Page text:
What is a Warrior?

Posted in martial arts on January 29, 2010 by zhenwren

What is a warrior as it applies to martial arts? I’ve pondered this question in various ways for the last 35 years of my martial training. I would like to share my concept of what that is, based on my life experience.

Webster’s Dictionary defines “warrior” (derived from the French were: “to war”) as one of two possibilities: “1. A fighter. Someone who takes part in or is experienced in war. 2. Somebody who takes part in a struggle or conflict.”

Having studied with a Shaolin master for 10 years, I felt he helped me understand the first definition: he wanted warriors able to handle conflict, and yet at the same time I felt he was trying to teach us a deeper definition. My study with a Taoist teacher really clarified for me what that is. And for me — yes, a warrior is somebody who takes part in war or conflict — but for myself and the vast majority of Kung Fu students, our lives are that war or conflict. There is no more difficult opponent than ourselves and our lives as we see them.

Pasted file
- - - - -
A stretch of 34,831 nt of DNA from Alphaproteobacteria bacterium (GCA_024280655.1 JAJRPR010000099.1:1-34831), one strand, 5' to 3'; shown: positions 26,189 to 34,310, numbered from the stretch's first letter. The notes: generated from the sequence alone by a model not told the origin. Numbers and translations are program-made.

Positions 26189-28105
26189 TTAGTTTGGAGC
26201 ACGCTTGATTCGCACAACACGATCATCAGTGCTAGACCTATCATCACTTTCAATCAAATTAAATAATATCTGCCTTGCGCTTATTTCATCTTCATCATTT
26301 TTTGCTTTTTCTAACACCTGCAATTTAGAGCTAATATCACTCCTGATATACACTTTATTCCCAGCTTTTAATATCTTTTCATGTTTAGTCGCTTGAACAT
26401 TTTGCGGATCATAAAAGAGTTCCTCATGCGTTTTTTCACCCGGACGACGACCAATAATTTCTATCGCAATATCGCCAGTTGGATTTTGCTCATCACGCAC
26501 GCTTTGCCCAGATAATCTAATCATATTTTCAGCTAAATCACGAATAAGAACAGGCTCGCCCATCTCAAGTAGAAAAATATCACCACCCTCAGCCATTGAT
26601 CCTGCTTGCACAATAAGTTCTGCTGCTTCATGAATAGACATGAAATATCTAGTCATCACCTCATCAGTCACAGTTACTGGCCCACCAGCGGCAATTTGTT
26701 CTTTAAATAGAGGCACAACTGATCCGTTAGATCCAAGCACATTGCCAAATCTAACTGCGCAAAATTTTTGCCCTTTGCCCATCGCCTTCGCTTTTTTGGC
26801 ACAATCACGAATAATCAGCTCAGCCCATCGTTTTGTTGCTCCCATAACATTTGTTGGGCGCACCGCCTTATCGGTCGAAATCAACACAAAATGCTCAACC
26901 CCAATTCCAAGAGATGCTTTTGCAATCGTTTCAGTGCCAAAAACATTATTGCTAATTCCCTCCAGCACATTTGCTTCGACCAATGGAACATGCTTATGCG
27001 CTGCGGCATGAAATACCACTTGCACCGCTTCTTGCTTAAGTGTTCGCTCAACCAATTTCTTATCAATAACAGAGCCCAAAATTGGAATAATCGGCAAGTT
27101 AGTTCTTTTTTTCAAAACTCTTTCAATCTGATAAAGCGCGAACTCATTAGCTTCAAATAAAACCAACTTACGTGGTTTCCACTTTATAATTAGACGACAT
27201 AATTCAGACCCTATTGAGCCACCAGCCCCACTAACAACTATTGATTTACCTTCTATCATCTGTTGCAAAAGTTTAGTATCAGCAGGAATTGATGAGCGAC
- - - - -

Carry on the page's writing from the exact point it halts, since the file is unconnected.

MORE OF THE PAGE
So to be a warrior is to engage in the struggle of life, whatever that battle may be. To be a warrior is to search, grow and learn techniques to resolve the conflict inherent in living. I am reminded at this point of the words of the old Hsing I master, Wang Ji Wu, who said, “All of the struggles in my life are to teach me the Kung Fu of living.”

I have come to realize that all the things I have learned in Kung Fu (whether they be physical, mental or spiritual) are ways to have the warrior attitude of meeting and resolving conflict in as beneficial a way as possible. Now I understand the reason for all the repetitions, struggle, pain, joy, decades of stance training, developing a personal philosophy, positive attitude, etc. These things leave behind indications of what we have become just like a warrior bears his physical scars. These intangible things create (among others) personal power, strength of character, spiritual and energetic presence.

Warriorship to me has nothing to do with what style you study or how good you are physically, but how well you can resolve those conflicts in as beneficial a way as possible, and acquire the Kung Fu of living.

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